NATO soldiers walk in front of a damaged NATO military vehicle at the site of a suicide car bomb blast in Kabul, Afghanistan, October 11, 2015. REUTERS
NATO insisted Thursday that its members would consult and decide together on when to leave Afghanistan, after US President Donald Trump vowed to bring American troops home by Christmas.
Trump, trailing in polls ahead of the November 3 presidential election, made his surprise announcement on Twitter on Wednesday, dramatically speeding up the timeline for ending America's longest war.
NATO Secretary General Jens Stoltenberg repeated the alliance's longstanding position that it will end its mission in Afghanistan only when conditions on the ground permit.
"We decided to go into Afghanistan together, we will make decisions on future adjustments together, and when the time is right, we will leave together," Stoltenberg said at a news conference after talks with North Macedonian Prime Minister Zoran Zaev.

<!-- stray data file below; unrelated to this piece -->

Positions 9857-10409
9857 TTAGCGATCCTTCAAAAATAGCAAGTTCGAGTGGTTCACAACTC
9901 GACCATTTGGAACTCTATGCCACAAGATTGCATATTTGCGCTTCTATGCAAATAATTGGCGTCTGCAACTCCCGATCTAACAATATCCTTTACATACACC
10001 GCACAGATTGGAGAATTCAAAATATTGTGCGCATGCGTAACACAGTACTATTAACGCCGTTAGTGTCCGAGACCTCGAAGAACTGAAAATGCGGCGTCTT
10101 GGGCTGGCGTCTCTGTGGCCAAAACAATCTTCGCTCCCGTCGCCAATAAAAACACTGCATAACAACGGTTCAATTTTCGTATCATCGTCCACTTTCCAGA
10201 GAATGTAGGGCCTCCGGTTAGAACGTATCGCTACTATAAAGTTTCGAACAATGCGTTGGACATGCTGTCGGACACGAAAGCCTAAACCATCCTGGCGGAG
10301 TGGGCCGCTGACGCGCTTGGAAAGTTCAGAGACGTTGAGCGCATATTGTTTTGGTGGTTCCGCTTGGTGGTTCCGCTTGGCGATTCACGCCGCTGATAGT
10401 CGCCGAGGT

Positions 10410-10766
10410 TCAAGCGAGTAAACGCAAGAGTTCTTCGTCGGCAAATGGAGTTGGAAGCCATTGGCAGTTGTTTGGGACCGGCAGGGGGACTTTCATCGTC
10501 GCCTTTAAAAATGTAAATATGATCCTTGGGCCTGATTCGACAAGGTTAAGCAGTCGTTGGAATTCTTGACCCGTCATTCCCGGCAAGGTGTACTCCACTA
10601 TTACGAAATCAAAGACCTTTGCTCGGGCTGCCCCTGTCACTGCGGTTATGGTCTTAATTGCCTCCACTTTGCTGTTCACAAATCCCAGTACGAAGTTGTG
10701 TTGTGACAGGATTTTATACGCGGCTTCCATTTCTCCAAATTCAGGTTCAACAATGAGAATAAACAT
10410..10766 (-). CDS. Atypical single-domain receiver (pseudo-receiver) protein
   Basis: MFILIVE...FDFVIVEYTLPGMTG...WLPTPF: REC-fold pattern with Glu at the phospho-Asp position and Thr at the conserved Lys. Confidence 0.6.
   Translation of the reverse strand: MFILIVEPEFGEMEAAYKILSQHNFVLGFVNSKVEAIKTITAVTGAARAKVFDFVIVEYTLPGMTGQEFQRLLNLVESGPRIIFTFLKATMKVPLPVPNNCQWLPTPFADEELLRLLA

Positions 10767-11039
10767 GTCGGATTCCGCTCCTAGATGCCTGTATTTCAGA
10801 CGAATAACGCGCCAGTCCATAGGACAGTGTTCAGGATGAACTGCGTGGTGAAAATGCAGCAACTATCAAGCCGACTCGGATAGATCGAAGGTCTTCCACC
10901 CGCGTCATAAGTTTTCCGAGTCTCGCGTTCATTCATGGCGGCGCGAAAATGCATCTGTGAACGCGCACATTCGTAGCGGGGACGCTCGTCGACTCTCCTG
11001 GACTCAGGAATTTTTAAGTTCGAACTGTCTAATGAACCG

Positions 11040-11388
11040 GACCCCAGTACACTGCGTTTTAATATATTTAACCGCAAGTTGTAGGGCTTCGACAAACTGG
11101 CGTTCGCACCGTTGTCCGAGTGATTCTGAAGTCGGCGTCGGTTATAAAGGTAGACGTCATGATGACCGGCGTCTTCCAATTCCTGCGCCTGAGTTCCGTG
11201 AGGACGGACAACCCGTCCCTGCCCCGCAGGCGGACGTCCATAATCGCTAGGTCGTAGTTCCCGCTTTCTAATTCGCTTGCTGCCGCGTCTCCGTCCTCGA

NATO went into Afghanistan following the 2001 US-led invasion to topple the Taliban in the wake of the 9/11 terror attacks.
It ended its combat operations in Afghanistan in 2014 and has vastly reduced its presence on the ground, but maintains a 12,000-strong force training and advising local forces.
Stoltenberg said NATO would only leave Afghanistan when it could do so without the risk of the country once again becoming a haven for militants.
"We will make decisions based on the conditions on the ground, because we think it is extremely important to continue to be committed to the future of Afghanistan, because it is in our interest to preserve the long term security of Afghanistan," he said.
It is not clear whether NATO had any advance warning of Trump's announcement, though Stoltenberg's statement that allies would now "consult on the future of the mission" appeared to indicate that it did not.
After intense US cajoling, the Afghan government and the Taliban last month opened peace talks in Doha, but negotiations have got off to a slow start.
Trump's timeline for withdrawing forces appeared to contradict his own national security advisor Robert O'Brien, who reportedly told an event that the US would cut troops to 2,500 by early 2021.